Chris Anderson, Editor in Chief of Wired, has published a list of PR spammers who made his “one strike and you’re out” list.
I’ve had it. I get more than 300 emails a day and my problem isn’t spam (Cloudmark Desktop solves that nicely), it’s PR people. Lazy flacks send press releases to the Editor in Chief of Wired because they can’t be bothered to find out who on my staff, if anyone, might actually be interested in what they’re pitching.
I wonder how many of these offenders were “reaching out?” And in the turnabout-is-fair-play department, Chris has posted their email addresses on his blog. It’s a long list. He says it’s not specifically intended to allow spambots to harvest their addresses and subject them to spam, but if that happens, so be it.
Glenna Shaw in HealthLeaders News likewise shares some tips for hospital PR staff in her column, “Please Release Me.” Her pet peeve is PR people who call to ask, “Did you get our press release?”
Chris says there’s no way off his block list. If you’re on the list and really want to send him something important and that will be meaningful and interesting to him, you’ll need to get another email address to send it.
That’s a bit of a problem for his solution, because getting a free email address takes just a couple of minutes, and his ostracized ones will be right back at it (although it might cause them to think twice.)
I think using Facebook for PR/journalist interactions could be a better way. You only get one Facebook identity (Facebook works really hard to keep it this way; there are some exceptions, but for the most part this is true.) So if you block someone (and maybe you wouldn’t want to do it on the first offense, but could give a warning), they stay blocked.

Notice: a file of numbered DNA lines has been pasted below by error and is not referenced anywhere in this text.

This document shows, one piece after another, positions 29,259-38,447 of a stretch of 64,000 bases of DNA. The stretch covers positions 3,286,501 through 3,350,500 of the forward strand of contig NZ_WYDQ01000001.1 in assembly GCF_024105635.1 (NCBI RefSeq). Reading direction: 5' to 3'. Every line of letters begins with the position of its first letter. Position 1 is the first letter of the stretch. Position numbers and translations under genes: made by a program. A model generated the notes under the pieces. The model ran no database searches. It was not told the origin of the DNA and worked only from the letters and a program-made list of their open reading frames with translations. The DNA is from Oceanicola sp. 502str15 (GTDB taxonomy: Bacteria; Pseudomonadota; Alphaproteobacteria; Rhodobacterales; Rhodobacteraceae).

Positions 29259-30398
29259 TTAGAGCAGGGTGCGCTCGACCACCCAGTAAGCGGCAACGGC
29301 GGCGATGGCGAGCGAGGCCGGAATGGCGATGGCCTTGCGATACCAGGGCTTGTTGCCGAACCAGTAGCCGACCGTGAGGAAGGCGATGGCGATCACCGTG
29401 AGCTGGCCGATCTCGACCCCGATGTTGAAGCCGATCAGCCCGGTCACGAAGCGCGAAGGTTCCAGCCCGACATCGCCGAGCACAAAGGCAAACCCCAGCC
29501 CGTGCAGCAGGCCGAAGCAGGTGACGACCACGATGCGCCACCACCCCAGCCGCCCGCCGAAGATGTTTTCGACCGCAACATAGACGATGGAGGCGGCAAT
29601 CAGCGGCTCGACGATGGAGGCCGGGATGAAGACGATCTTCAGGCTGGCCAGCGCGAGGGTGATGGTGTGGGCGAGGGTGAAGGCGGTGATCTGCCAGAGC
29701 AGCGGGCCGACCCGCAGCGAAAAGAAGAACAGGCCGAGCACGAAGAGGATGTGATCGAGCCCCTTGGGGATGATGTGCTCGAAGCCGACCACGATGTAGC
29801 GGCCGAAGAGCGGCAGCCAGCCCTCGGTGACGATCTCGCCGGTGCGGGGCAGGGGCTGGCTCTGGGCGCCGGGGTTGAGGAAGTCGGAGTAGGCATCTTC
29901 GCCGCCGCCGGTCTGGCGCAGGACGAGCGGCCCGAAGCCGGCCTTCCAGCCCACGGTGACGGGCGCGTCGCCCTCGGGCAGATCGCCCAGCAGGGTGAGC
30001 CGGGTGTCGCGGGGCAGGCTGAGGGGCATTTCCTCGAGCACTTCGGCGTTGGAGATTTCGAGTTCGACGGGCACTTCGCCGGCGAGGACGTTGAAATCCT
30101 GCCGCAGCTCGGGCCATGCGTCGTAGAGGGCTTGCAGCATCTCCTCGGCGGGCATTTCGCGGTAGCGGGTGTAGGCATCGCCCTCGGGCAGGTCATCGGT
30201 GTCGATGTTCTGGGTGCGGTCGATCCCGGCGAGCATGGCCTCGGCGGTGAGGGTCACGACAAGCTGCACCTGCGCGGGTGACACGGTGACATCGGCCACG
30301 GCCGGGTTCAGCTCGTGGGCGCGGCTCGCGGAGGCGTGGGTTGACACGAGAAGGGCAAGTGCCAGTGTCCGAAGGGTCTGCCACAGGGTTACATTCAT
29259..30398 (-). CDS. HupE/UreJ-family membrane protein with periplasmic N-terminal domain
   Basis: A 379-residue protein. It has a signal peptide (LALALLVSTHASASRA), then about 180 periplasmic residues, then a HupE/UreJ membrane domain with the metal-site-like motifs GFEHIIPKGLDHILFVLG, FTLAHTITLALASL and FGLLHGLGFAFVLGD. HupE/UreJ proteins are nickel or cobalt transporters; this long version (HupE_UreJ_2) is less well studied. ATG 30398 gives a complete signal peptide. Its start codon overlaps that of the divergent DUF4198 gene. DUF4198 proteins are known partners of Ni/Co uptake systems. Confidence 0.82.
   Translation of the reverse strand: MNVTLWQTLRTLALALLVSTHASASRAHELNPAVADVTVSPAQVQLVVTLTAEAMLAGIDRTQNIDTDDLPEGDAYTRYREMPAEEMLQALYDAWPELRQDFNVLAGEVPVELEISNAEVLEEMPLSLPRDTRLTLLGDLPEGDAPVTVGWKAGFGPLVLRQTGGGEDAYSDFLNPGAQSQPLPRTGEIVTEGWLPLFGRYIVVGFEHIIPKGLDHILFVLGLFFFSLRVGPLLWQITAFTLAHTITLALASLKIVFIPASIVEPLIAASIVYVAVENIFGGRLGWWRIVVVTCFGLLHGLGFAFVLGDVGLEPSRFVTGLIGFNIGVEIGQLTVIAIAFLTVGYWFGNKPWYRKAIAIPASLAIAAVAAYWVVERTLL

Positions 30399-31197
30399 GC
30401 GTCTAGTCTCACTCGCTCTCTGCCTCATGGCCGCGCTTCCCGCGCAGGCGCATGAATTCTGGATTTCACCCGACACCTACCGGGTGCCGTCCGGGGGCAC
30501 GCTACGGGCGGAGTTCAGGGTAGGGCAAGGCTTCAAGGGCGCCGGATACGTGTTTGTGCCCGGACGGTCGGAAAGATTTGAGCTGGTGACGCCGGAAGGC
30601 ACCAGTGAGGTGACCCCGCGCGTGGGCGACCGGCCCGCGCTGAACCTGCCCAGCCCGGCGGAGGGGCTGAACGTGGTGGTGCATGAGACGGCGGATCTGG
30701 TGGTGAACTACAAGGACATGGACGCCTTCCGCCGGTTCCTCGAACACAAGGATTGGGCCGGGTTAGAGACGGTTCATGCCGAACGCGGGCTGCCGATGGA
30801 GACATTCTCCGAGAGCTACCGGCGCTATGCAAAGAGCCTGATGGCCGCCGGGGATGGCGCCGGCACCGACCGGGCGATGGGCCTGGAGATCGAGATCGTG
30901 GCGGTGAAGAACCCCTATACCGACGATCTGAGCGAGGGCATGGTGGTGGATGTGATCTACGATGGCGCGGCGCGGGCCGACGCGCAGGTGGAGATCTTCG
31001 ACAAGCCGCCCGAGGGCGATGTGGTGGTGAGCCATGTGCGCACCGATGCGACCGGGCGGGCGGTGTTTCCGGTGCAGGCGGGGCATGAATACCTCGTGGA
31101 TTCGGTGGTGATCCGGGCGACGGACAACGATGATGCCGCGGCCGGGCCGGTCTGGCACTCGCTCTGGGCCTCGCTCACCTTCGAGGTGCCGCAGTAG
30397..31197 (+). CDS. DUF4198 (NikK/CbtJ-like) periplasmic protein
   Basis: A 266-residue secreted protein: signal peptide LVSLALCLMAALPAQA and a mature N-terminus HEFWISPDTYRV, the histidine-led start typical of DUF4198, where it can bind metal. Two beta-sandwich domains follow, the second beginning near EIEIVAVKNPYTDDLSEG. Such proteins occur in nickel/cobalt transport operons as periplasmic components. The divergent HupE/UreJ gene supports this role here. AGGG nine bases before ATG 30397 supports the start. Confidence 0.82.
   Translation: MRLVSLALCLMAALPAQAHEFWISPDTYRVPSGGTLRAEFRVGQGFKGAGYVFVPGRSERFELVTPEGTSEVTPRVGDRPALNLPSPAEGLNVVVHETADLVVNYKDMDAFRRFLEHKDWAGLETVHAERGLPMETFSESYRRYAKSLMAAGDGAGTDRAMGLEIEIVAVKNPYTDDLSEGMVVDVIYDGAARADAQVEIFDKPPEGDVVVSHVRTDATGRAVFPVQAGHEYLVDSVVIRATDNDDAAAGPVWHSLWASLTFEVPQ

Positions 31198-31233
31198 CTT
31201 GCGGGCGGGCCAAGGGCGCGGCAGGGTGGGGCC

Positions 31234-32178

Journalists who want to get better targeted pitches could list in their Facebook interests the beats they cover and the types of stories that are most appealing. This could be done in their individual profiles. One downside to this approach is that it requires someone to be your “friend” before they can see your interests. But with various levels of “friends” coming as a new feature in Facebook, I see it having potential to enable people to show a limited profile (that might include these work-related interests) to a wider community, while keeping the really personal stuff more private. The messaging system in Facebook would enable you to have much more control over the types of messages you get. And don’t get.
There’s no complete cure for LFS (Lazy “Flack” Syndrome), but I firmly believe the social networking sites, be they Facebook or another platform, will play a role in improving relations between PR professionals and journalists. As Bob Aronson said in a comment on the previous post, it really is all about relationships. And sending a thoughtless pitch (or “reaching out” without thinking about whom you are reaching), is a bad way to start a relationship.
It may just end it.